Sunday’s presidential election in Portugal saw a victory for right-wing incumbent Marcelo Rebelo de Sousa and a surge in votes for the fascistic Chega (Enough) party.
The election took place as coronavirus deaths continue to explode in Portugal. Deaths have more than doubled since the beginning of the year to a record of 275 on Sunday, bringing the total toll to 10,194 in this country of just 10.2 million people.
Fear of the virus and the absence of postal or electronic voting were partially responsible for the record low turnout of 39.5 percent. However, turnout has steadily declined over decades—from 84.4 percent, after the toppling of Antonio Salazar’s fascist dictatorship in the 1974 Carnation Revolution, to 51.3 percent in 2016—as disaffection mounted with the political establishment. The 2019 parliamentary elections saw just 48.6 percent of voters take part.
This year, de Sousa, the candidate of the conservative Social-Democratic Party (PSD), won a second term with 60.7 percent of the vote. He received unofficial support from social-democratic Socialist Party (PS) Prime Minister António Costa and other PS leaders. PS official Carlos César congratulated Rebelo de Sousa on his re-election, saying it was “good news” for the PS, as it allows close “institutional cooperation” between the government and the president to continue.
The primary preoccupation of the PS and its pseudo-left allies was to stifle the mounting anger at social inequality and the pandemic in the working class and block a turn to the left. The PS, working desperately to bolster the right-winger de Sousa, did not field its own candidate. Ana Gomes, a Maoist-turned-PS member of the European Parliament who stood as an independent, won just 13 percent.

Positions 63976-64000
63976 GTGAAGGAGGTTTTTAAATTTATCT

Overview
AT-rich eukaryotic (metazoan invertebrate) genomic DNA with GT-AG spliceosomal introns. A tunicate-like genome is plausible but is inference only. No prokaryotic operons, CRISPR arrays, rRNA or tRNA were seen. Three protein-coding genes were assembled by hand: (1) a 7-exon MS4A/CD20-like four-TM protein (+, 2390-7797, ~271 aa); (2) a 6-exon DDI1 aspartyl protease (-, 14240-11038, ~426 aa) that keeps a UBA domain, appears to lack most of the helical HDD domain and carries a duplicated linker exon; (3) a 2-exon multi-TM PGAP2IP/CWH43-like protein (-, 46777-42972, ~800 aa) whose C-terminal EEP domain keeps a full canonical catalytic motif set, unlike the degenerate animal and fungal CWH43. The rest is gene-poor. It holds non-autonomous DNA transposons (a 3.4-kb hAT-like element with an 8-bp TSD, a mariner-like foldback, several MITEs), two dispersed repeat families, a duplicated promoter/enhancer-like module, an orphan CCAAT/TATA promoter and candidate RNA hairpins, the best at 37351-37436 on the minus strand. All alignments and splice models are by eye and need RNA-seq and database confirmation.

The other parties allied to the PS polled badly. The Stalinist Portuguese Communist Party (PCP) candidate, João Ferreira, received 4.3 percent, and Marisa Matias of the pseudo-left Left Bloc (BE) collapsed to 4 percent—down from 10.1 percent in 2016. Both parties have for years worked in a de-facto coalition with the PS.
Chega, a party set up in 2019, polled 11.9 percent. This marked a large increase in its support: in October 2019, when its leader André Ventura was the first fascistic candidate since the 1974 revolution to win election, it won 1.3 percent. This month, Marine le Pen, leader of the far-right National Rally party in France, was guest of honour on Ventura’s campaign trail.
On election night, Ventura declared the election “historic,” adding that he had crushed “the extreme left in Portugal,” by which he meant the PCP and the BE. He claimed that Chega had “managed to break through the usual blockade in Portugal to create an overwhelming anti-system force.”
Like other fascist demagogues, Ventura viciously blames socialism, the “corrupt political establishment” and the most oppressed sections of society for the economic and social crisis. He attacks Roma “gypsies” and workers forced to rely on welfare, declaring that “socialism and corruption are killing our nation.” He wants to scrap the post-dictatorship Constitution, which calls on paper for “a socialist society” and the abolition of imperialism, colonialism and “all other forms of aggression.”
Fascist sentiment is rising in the ruling class. After Ventura met last year with Portuguese businessmen to discuss his law-and-order, pro-business program, João Maria Bravo, owner of the Sodarca group, a major defence contractor to the Portuguese Armed Forces, told reporters: “Since 1974, the country has sunk, and this is already the most expensive government ever. André is the only one who puts his finger on the wound and talks about what we want to hear. He makes honest proposals, intends to put the country in order, fight impunity and make the economy flourish.”